Using Daphnia to Monitor Water Toxicity
AbstractOne way to test for the presence of toxic compounds in a water sample is a bioassay. In a bioassay, a living organism serves as a detector for toxins—the same way canaries were used in coal mines to detect invisible toxic gases. In this project, water fleas (Daphnia magna), a freshwater crustacean, are used in a bioassay to monitor water quality. Many variations of this experiment are possible.
Andrew Olson, Ph.D., Science Buddies
This project is based on:
To determine if sediment from parking lots contain compounds that are harmful for aquatic organisms.
As human population centers grow to cover more and more of the planet, watersheds are increasingly affected by the presence of buildings, roadways, and parking lots. A watershed is "the area of land that catches rain and snow and drains or seeps into a marsh, stream, river, lake or groundwater." (EPA, 2006b.) This project asks the question: "Can run-off from parking lots be toxic to organisms in nearby ponds and streams?" You will learn how to conduct a bioassay to determine if sediments from a parking lot are toxic for aquatic organisms.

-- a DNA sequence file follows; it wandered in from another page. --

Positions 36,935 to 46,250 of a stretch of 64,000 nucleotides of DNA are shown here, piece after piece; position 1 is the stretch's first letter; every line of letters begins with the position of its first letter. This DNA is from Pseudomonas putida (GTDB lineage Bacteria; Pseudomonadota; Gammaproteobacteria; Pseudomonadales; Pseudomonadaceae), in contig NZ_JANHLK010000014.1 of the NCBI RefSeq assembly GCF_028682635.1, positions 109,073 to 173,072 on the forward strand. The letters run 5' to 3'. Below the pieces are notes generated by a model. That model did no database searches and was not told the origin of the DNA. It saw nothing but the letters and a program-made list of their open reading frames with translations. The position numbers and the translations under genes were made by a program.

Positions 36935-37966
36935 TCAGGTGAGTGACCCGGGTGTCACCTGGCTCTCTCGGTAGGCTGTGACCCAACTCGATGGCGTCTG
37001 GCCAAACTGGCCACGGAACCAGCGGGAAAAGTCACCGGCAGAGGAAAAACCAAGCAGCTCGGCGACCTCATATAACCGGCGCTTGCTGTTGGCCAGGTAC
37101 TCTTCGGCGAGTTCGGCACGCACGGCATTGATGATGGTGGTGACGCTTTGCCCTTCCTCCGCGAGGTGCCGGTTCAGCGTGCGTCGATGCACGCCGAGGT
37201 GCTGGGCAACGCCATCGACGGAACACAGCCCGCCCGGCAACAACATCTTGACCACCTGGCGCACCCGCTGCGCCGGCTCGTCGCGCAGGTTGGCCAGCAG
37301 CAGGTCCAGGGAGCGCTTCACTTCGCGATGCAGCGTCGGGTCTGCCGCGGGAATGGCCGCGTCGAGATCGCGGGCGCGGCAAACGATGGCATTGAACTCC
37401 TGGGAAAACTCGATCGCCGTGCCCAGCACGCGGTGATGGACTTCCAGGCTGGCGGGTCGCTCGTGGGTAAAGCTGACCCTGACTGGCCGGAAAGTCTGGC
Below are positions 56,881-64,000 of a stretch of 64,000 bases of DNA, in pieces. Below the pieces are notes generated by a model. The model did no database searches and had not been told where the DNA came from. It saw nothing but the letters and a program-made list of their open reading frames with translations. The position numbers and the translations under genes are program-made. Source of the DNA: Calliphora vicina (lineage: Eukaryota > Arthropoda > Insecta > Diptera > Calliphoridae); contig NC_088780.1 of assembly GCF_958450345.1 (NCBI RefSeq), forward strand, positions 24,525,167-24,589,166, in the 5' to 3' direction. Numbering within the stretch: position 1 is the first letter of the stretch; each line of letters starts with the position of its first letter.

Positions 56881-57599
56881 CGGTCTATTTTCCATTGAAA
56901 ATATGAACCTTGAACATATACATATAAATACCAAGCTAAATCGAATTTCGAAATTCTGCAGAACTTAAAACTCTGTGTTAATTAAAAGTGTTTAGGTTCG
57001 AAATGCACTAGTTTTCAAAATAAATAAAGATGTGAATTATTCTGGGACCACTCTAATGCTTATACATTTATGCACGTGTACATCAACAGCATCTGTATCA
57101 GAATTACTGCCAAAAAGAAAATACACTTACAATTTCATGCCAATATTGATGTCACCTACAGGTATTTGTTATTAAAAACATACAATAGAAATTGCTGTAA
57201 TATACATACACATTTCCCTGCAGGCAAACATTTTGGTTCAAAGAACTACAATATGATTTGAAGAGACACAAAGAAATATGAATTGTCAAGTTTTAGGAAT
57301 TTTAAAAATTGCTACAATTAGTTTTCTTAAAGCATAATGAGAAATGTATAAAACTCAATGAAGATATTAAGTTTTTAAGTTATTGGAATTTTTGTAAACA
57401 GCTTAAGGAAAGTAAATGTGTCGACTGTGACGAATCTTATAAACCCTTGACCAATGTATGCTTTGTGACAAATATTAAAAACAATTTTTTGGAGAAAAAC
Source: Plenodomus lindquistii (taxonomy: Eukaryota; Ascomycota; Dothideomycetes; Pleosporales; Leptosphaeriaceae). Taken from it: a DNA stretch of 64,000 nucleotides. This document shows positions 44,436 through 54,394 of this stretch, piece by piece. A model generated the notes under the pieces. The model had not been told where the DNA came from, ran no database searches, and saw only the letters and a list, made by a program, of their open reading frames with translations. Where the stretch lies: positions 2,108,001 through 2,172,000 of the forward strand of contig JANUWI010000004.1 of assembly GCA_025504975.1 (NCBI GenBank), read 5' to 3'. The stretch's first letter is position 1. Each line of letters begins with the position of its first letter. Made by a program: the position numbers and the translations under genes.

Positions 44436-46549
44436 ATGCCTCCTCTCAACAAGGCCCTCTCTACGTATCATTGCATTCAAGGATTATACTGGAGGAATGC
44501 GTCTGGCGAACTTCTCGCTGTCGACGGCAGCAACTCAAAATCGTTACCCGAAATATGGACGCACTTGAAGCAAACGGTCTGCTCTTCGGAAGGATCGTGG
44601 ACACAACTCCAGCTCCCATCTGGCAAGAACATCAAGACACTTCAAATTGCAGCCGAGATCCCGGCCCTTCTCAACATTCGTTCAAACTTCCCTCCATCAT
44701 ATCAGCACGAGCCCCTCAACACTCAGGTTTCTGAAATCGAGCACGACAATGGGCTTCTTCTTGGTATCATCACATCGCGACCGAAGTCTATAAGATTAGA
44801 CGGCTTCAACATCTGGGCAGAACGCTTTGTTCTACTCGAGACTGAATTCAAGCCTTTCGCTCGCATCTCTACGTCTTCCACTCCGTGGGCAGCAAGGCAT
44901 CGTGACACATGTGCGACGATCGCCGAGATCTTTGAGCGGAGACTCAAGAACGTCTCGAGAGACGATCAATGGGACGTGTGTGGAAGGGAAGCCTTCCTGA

As the name suggests, a bioassay uses living organisms as the "detector" for an experimental procedure. When doing environmental testing for toxins, the bioassay is typically a viability assay. You count how many organisms are present at the beginning of the experiment, expose the organisms to different concentrations of the suspsected toxin, and count the number of organisms that remain viable. It is critically important to maintain a control population of the organisms, so that you don't mistake the naturally-occuring death rate of the organisms as the effect of toxins.
The organism that you will use for testing water toxicity is Daphnia magna. Daphnia magna (common name "water fleas") are tiny freshwater crustaceans. They are filter feeders, and can survive in culture by eating algae, bacteria, or yeast.
Figure 1. Photomicrograph of Daphnia, the common water flea.
If you make a graph of the percentage of Daphnia that remain viable (y-axis) vs. the concentration of the compound tested (x-axis), you can determine the LC50 value for the compound. This is the concentration at which 50% of the population remains viable. It is one useful measure for comparing the relative toxicities of compounds.
Terms and Concepts
To do this project, you should do research that enables you to understand the following terms and concepts:
- Daphnia magna,
- environmental samples.
- What is the LC50 for a compound and how is it determined?